There are several good fan sites for the NTV series that screened in Australia and the UK, but my favorite version of "Journey to the West" is a Chinese cartoon produced by the Shanghai Animation Film Studios in the early sixties. Though sometimes criticised for the extent of its abridgement, Waley's translation is particularly accessible and highly recommended.
While the historical journey and teaching of Hsuan Tsang is a great story, Wu Ch'eng-en's portrayal of Sun Wu Kong represents "the restless instability of genius" -- a universal inspiration. Remember, the nature of Monkey was IRREPRESSIBLE!!
posted by stinglessbee at 8:21 AM on October 10, 2002


Beautiful. I started Water Margin once (under the title "Outlaws of the Marsh"). Fascinating but didn't have the time to finish it. Maybe I'll have another go.
posted by PinkStainlessTail at 8:32 AM on October 10, 2002


A Bay Area cartoonist named Gene Yang has been putting out an amazing comic called American Born Chinese that combines the Monkey King legend with semi-autobiographical work. It's housed at Modern Tales, so it requires a[n entirely affordable] subscription to view it in its entirety, but I couldn't recommend it more highly. (The most current installment is available for free, so go peek.)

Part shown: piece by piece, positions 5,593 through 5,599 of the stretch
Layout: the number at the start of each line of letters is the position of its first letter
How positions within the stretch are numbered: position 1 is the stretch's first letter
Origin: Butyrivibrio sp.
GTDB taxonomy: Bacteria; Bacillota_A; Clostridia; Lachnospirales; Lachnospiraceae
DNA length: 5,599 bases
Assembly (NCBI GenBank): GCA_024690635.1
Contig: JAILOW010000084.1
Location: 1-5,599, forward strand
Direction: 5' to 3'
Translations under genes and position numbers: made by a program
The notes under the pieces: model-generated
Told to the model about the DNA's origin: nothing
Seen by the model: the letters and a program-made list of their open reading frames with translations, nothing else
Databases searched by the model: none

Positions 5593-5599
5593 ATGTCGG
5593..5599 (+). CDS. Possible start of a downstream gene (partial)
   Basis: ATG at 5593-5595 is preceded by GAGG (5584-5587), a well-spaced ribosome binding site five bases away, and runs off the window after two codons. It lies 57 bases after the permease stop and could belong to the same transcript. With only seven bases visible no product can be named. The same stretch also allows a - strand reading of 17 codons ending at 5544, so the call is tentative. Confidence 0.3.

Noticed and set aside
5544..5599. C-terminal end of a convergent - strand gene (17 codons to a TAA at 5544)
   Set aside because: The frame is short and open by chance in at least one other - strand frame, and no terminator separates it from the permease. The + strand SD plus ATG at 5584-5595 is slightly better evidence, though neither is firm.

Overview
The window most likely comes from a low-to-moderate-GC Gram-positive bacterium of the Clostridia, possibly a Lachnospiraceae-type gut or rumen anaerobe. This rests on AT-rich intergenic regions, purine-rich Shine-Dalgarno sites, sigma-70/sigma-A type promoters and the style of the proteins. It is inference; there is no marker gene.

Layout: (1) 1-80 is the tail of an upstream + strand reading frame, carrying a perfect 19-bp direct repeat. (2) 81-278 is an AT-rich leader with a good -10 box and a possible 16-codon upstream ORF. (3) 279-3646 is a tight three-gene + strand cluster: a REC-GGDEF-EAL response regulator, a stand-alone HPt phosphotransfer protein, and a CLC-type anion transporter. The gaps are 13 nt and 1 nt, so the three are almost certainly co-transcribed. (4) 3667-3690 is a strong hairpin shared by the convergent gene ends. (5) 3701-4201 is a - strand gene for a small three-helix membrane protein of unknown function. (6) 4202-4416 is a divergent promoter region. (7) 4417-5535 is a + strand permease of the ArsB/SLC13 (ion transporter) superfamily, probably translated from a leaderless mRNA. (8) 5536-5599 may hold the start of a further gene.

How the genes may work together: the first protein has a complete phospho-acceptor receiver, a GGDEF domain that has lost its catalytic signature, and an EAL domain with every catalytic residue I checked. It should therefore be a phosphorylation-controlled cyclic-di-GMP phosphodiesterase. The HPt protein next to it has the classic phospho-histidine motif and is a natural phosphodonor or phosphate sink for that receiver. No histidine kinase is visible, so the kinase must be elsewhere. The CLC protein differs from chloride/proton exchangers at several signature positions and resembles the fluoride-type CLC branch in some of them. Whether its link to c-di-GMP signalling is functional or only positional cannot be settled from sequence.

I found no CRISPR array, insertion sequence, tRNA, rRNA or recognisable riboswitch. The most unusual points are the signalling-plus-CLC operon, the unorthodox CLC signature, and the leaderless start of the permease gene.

posted by poseur at 9:27 AM on October 10, 2002


kliuless: like you really better like the story if you're going to listen to it!

Musical taste is, of course, subjective. I recall a time when American legislators figured out one way to get kids to stop loitering in certain subway stations was to play classic music. Then, of course, we tried to annoy Noriega with Western pop music. My point is that jingju music is considered to be lovely by a goodly number of human beings. Not everyone in China likes jingju (anymore than everyone in America likes country music), but I daresay it is one of the more popular forms of music in the world (based solely on the population of China).

Dismissing jingju for being piercing is like dismissing jazz for being disjointed, IMO.
posted by Joey Michaels at 11:23 AM on October 10, 2002